Britain's smallest office?

AS work spaces go, it's a little on the compact size. In fact, thousands of people who drive along the Ipswich waterfront each day must have wondered whether Nigel Revels' office is the smallest in the country.

AS work spaces go, it's a little on the compact size.

In fact, thousands of people who drive along the Ipswich waterfront each day must have wondered whether Nigel Revels' office is the smallest in the country.

Measuring one metre wide and just over half a metre deep, there is no room for filing cabinets or a computer - although he does have the tiniest of desks.

And at the end of each day, he has to pick up his humble office and move it back securely inside the gates of the building site where he works.

Mr Revels, 43, is involved in the project to construct what will be one of East Anglia's tallest buildings at 23 storeys.

He has worked at the Cranfield Mill site, on College Street, for developer Laing O'Rourke since August and gets a fair amount of attention from his roadside look-out post.

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He said: “It must be the smallest gate hut in the country.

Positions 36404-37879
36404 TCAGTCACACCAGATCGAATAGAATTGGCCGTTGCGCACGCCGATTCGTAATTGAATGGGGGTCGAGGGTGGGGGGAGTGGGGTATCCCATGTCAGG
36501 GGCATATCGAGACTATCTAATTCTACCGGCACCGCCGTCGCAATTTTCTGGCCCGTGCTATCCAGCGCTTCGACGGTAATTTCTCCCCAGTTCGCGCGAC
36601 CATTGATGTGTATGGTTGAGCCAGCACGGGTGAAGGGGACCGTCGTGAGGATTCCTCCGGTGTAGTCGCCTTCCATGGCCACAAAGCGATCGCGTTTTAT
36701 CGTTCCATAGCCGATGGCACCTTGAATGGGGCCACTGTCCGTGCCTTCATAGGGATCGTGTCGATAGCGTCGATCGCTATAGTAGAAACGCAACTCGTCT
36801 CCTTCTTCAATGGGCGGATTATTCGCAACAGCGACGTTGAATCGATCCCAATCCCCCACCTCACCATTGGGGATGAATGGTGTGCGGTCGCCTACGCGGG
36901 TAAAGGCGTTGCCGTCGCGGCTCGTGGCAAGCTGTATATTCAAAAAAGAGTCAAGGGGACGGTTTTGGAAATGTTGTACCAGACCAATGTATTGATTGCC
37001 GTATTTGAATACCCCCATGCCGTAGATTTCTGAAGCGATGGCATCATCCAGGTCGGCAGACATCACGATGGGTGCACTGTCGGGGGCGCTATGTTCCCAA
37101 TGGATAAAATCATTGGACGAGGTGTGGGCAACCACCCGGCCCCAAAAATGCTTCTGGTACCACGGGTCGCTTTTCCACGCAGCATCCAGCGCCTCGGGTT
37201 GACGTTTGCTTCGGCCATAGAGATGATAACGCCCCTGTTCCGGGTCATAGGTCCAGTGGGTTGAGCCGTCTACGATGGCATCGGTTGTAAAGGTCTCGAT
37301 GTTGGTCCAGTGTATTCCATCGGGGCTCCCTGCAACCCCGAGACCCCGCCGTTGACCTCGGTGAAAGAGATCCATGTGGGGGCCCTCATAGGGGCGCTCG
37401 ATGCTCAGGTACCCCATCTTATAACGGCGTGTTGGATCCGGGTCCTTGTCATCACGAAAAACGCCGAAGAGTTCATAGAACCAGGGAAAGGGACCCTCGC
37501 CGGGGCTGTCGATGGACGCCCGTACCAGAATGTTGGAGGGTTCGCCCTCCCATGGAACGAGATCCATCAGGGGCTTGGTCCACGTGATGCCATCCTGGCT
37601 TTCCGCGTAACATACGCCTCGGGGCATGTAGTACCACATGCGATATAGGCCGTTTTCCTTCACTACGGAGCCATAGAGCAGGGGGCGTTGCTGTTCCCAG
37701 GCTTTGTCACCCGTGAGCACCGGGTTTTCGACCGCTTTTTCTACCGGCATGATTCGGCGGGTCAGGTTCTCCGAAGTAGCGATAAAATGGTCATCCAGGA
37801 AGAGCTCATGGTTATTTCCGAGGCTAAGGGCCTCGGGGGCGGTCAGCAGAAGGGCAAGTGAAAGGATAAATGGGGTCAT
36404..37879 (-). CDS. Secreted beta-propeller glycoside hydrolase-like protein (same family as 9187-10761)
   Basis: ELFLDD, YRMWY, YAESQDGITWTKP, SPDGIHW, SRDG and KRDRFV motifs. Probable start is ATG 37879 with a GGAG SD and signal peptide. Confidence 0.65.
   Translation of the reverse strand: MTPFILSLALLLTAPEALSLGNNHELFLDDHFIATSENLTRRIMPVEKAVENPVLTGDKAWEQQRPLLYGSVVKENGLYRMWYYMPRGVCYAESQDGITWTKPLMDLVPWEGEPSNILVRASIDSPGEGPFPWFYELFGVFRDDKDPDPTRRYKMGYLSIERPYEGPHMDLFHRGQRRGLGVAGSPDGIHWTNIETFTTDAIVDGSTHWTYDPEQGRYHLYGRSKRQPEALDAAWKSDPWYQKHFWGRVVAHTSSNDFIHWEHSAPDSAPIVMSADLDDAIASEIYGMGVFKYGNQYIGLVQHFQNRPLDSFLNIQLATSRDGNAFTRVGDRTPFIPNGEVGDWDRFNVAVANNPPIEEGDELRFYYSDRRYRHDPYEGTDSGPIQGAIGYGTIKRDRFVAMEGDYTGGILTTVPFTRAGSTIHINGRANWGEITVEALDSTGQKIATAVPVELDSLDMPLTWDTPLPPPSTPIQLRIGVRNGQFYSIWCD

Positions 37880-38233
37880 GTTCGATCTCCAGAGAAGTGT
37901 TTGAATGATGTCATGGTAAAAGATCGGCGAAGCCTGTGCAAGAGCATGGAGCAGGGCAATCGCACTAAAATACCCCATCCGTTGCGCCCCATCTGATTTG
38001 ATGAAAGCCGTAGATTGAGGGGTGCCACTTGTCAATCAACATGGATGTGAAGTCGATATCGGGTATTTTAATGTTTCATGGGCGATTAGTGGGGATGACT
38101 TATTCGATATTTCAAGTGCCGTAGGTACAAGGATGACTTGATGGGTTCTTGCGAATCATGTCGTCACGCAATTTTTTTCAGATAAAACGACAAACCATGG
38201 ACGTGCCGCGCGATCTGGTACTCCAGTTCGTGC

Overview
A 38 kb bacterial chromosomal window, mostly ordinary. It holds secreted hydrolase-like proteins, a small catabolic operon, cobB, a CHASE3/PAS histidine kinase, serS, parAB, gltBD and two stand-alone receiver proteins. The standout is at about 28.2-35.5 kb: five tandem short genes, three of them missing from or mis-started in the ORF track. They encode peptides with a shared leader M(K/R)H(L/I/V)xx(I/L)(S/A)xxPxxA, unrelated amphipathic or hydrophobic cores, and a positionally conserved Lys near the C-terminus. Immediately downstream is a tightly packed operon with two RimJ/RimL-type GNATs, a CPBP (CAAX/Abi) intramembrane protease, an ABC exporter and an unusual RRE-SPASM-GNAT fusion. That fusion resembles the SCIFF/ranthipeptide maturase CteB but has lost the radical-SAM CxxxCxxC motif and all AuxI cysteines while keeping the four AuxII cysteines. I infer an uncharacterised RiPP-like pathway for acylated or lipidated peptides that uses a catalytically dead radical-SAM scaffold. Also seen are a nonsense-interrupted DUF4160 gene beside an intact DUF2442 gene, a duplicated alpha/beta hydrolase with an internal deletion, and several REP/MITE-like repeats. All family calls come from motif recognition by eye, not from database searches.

“You cannot get any smaller or you would not be able to fit in it. It is my office at the end of the day. It was originally out the back but then we decided to put it out here.

“People coming past are always looking at me smiling, waving saying how are you? I always wave at people round here as that is the sort of guy I am. And I get to talk to a lot of people at the site as they come past. It is a job and I enjoy it.”

Standing at 1.95m at its highest point it's a bit of a squeeze, but he manages to personalise his space with an England flag and a picture that some students took of him on the road.

His job is to stop the traffic on Key Street as delivery lorries arrive and leave, as well as logging their details.

Mr Revels said: “I deal with roughly 30 vehicles a day, mainly concrete lorries and I sign delivery notes for them and have to log them but I go to another office to do my paperwork.

“I put the flag up as you have got to keep the flag flying. I am very patriotic.”

He added: “If it rains I have to shut the door so it does not come through. It is portable and we move it in and out each day. It takes two people to carry it.”

Manning the site entrance from 7am through to 6pm every week day, Mr Revel, who lives in Peterborough, is relieved by another worker to take his two half-an-hour breaks a day.

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